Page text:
Ptolemy used an approximation of the orbital period of the Moon. The orbital period is almost 28 days. The time it takes for the Moon to travel 360* in the zodiac. Ptolemy took this as a month, rather than either the approximate synodic period of the Moon (almost 30 days, time between New Moons) or 1/12 of a year (just over 30 days), which seem to be more commonly chosen.
Other Hellenistic Astrologers
We will look at other Hellenistic astrologers to explore how they divided the time. We will ignore Dorotheus (1st century CE) in this matter, as he presented totally different methods for finding month and day lords, that don’t seem to be based on profections.
Valens (2nd century CE) added much to the use of profections. He advocated profecting all the different planets and points to each other(with particularly stress on the Ascendant and Lights). This system of transmitting and receiving will be treated in another article. It is a variant on the basic idea of profections.
However, despite the large and complicated exposition of annual profections that Valens provided (c.f. Book 4, Ch. 11-13), he did not treat of monthly profections. Note that it is possible that I’ve overlooked some mention of monthly profections in his massive text. He seemed to have used different methods, including those used by Dorotheus, to find month and day lords.
Julius Firmicus Maternus (4th century CE) also advocated annual profections, but used a different technique for periods less than a year (c.f. Mathesis, Book II, Ch. 27 vs. Ch. 28).
Paulus Alexandrinus (4th century CE) did discuss monthly profections (c.f. Introductory Matters, II.31). However, he was not specific about how long the month should be. By contrast, he did specify that each daily profection should last one day, rather than 1/12 of a month. This would yield about 2.5 cycles of 1 day profectional periods in a month, rather than the oft-found one cycle of 2.5 day periods.
I am not myself an advocate of using daily profectional lords at all. However, I can see the logic in using either the 2.5 day or the 1 day periods. If one is so inclined to use daily profections at all, then one should tinker to find which variety is most effective.
In Persian predictive methods, the stress is on the annual profection of the Ascendant and its indicated Lord of the Year. There is little concern with monthly profections.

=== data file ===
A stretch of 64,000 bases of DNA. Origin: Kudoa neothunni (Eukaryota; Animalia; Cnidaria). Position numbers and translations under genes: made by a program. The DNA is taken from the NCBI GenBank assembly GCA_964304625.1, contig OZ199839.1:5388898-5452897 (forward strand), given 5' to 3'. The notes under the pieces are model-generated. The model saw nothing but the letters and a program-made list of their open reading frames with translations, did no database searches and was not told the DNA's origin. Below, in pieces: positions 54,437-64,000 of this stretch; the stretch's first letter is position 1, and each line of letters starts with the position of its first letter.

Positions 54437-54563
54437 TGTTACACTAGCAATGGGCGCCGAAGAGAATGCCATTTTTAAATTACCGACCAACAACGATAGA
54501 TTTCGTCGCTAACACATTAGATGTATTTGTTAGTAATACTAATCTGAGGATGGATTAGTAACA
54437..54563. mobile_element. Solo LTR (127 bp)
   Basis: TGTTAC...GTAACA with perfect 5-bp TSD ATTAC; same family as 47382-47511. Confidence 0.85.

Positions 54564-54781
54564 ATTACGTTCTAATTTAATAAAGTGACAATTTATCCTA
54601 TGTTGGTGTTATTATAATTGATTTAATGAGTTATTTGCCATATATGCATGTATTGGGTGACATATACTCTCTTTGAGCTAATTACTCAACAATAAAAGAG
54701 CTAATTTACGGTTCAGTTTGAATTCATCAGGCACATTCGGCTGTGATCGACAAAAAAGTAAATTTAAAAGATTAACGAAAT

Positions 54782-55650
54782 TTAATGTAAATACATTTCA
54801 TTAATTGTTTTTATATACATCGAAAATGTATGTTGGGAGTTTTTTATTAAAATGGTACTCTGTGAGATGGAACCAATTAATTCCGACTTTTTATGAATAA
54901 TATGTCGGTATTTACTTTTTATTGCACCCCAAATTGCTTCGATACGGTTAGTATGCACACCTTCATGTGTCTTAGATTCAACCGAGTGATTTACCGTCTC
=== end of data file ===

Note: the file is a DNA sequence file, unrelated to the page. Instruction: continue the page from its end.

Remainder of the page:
Masha’allah discussed the Lord of the Year from the annual profection before other methods in his discussion of annual methods in Book IV of the Book of Aristotle. He even delineated each planet as Lord of the Year (c.f. Book IV.1-7). He did not employ profections for figuring month and day rulers.
‘Umar al-Tabari similarly placed a great deal of stress on annual profections. He employed a continuous 30* per year approach rather than discrete annual jumps by sign (to be addressed in a future article). However, he gave no discussion of monthly profections in Book II of his Three Books on Nativities.
Abu Ma’shar also emphasized the annual profection of the Ascendant. Like al-Tabari, he employed a continuous degree approach. The profected sign of the Ascendant is critical to his predictive method outlined in his On the Revolutions of the Years of Nativities. It received a lot of attention and delineation material, particularly in Book II. However, monthly profections get only a very small mention. They are mentioned in Book IV in which he discussed rulers of shorter periods, He specifically uses a 30 day monthly profectional period, a 2.5 day daily profectional period, and even a five-hour hourly profectional period. Thus it is clear that he sees division by 12 as the key to deriving smaller profectional periods.
However, it should be noted that these profections of periods under a year are one of the last things discussed in his discussion of rulers of periods less than a year, and he doesn’t refer to any corresponding Lord of the Month, Day, or Hour. Instead, Ma’shar apparently used them aspectually. It’s unclear whether he actually used profections of smaller periods in natal prediction, or was simply conveying the idea behind them as a possibility for fine-tuned investigation.
In a given annual profection, profect the four chief indicators through the months at a rate of 30° per month. […] For all of these, direct them through the next 30° (representing one month) at a rate of one day per degree, noting the planetary bodies and rays encountered. (Abu Ma’shar, On the Revolutions of the Years of Nativities, Book IX, Ch. 8, Dykes trans., 2010, p. 205-206).
Conclusion: A Confusing Legacy
In conclusion, monthly profections existed in the Hellenistic period but most Hellenistic astrologers didn’t use them for time lords. Their absence in most texts can be contrasted with the prevalence of annual profections.
When monthly and daily profections are employed, it is difficult to tell which time period to use. They can be based on a prototypical conception of the time period (such as 28 or 30 days for a monthly, and 1 day for a daily). On the other hand, they can be treated as 1/12 of the greater period (such as just over 30 days for monthly and 2.5 days for daily). There are conflicting indications given in the early texts when they are discussed. Interested readers should experiment to find the style that is most effective.
Personally, I do feel that adding monthly profections to one’s predictive toolbox is worthwhile. I think that their frequent neglect in ancient predictive material is in part owing to a general emphasis on larger time frames and bigger events. Transits are also often neglected in ancient astrology for the same reason. Transits too should not be neglected in the practice of the art in this fast-paced modern era of easy computation.
Feature image of “clock boy” (cropped) by malias (Flickr) [CC BY 2.0 (https://creativecommons.org/licenses/by/2.0)], via Wikimedia Commons